Structures of the Earth: Metageographies of Early Medieval China
by D. Jonathan Felt
Harvard University Press, 2021
Cloth: 978-0-674-25116-8
Library of Congress Classification G71.5.F45 2021
Dewey Decimal Classification 304.23

ABOUT THIS BOOK | REVIEWS
ABOUT THIS BOOK

The traditional Chinese notion of itself as the “middle kingdom”—literally the cultural and political center of the world—remains vital to its own self-perceptions and became foundational to Western understandings of China. This worldview was primarily constructed during the earliest imperial unification of China during the Qin and Han dynasties (221 BCE–220 CE). But the fragmentation of empire and subsequent “Age of Disunion” (220–589 CE) that followed undermined imperial orthodoxies of unity, centrality, and universality. In response, geographical writing proliferated, exploring greater spatial complexities and alternative worldviews.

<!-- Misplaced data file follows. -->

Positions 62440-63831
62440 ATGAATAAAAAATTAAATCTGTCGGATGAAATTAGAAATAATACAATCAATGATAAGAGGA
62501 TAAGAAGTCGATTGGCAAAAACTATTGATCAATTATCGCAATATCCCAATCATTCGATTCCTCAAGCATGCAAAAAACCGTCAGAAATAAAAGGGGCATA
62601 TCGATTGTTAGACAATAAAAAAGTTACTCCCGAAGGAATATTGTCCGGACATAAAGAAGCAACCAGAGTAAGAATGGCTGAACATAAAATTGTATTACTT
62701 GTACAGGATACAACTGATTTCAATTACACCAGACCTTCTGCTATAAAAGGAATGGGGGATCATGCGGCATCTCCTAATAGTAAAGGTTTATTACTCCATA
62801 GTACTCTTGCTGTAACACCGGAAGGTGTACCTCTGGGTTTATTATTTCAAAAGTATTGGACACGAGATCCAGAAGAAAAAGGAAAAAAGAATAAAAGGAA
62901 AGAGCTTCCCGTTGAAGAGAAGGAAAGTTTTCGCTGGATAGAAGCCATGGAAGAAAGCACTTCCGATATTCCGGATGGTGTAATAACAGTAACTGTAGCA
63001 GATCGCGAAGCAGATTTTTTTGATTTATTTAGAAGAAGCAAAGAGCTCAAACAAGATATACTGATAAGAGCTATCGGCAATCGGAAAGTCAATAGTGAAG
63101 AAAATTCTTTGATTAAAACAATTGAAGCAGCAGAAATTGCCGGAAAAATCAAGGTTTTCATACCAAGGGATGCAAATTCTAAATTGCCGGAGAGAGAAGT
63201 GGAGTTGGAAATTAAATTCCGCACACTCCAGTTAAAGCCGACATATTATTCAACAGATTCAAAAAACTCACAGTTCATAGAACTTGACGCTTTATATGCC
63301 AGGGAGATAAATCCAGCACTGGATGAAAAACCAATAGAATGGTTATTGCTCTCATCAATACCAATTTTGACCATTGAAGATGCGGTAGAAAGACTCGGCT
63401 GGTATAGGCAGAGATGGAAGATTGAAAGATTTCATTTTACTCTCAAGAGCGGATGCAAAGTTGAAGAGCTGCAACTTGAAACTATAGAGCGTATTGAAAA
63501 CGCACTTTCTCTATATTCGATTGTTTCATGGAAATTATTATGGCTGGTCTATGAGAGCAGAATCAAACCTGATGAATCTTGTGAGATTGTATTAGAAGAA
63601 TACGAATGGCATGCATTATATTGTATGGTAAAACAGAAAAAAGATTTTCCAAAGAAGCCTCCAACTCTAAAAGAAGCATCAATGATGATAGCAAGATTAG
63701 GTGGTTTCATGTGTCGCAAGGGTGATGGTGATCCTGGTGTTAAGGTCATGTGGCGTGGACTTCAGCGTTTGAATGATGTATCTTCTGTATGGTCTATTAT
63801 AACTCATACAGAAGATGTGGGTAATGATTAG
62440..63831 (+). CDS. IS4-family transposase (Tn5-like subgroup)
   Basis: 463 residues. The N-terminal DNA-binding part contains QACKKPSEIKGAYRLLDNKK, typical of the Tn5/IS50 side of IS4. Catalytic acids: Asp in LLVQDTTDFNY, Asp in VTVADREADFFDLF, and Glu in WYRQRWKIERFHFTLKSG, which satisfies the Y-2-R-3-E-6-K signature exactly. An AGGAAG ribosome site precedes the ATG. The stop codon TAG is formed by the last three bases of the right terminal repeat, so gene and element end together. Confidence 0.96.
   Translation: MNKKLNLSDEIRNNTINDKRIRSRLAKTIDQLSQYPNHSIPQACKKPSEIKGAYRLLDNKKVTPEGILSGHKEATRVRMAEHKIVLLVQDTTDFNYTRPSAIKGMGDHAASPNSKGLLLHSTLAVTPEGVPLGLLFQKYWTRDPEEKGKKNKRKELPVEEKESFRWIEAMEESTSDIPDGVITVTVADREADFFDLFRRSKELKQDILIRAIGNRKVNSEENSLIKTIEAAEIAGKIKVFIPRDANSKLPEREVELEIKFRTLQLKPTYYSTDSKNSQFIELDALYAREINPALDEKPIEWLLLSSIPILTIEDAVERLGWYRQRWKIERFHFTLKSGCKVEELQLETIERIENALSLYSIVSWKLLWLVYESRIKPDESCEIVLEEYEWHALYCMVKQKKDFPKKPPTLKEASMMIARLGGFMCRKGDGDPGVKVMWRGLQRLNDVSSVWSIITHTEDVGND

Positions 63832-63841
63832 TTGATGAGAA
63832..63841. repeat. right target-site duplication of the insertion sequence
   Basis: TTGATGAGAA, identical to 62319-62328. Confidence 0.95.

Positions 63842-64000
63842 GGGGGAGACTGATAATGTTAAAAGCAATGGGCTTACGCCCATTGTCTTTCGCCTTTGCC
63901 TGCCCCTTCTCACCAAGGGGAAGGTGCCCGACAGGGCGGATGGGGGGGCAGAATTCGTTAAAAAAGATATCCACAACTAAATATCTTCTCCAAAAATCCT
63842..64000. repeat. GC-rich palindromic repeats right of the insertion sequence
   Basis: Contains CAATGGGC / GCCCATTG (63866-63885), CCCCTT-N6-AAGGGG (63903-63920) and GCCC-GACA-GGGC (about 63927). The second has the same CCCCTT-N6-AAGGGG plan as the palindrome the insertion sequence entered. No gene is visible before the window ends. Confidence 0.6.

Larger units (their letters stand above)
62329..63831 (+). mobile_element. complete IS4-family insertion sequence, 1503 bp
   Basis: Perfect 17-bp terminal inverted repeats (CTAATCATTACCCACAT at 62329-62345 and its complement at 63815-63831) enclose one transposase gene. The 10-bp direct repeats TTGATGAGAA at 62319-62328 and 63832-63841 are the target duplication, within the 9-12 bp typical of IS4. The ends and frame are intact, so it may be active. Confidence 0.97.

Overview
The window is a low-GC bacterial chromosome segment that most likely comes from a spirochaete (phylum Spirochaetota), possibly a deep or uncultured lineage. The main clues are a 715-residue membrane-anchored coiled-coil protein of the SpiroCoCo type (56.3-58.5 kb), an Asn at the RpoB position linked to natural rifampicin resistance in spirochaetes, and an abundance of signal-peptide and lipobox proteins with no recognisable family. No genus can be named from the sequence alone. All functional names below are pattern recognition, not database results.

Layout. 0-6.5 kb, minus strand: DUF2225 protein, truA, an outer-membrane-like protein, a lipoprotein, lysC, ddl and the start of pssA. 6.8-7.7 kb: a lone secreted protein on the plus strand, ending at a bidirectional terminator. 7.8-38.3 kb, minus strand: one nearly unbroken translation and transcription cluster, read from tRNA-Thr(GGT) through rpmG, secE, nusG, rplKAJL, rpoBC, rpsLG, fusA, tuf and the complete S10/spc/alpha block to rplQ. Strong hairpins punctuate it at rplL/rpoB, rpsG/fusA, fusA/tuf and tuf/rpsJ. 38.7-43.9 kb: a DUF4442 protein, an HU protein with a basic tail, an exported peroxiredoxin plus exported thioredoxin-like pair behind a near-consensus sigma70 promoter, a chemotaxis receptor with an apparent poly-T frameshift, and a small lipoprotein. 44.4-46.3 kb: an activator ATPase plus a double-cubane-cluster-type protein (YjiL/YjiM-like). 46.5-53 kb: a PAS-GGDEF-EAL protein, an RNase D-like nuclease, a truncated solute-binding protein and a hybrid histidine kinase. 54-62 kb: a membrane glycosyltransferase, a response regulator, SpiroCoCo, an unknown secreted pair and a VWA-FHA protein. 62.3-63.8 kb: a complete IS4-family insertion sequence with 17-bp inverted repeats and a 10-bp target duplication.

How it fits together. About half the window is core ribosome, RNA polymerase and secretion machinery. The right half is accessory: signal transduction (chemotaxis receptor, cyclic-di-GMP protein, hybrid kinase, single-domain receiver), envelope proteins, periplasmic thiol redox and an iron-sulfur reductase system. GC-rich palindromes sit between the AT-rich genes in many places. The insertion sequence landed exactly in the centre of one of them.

This book is the first study of the emergent genre of geographical writing and the metageographies that structured its spatial thought during that period. Early medieval geographies highlighted spatial units and structures that the Qin–Han empire had intentionally sought to obscure—including those of regional, natural, and foreign spaces. Instead, these postimperial metageographies reveal a polycentric China in a polycentric world. Sui–Tang (581–906 CE) officials reasserted the imperial model as spatial orthodoxy. But since that time these alternative frameworks have persisted in geographical thought, continuing to illuminate spatial complexities that have been incompatible with the imperial and nationalist ideal of a monolithic China at the center of the world.


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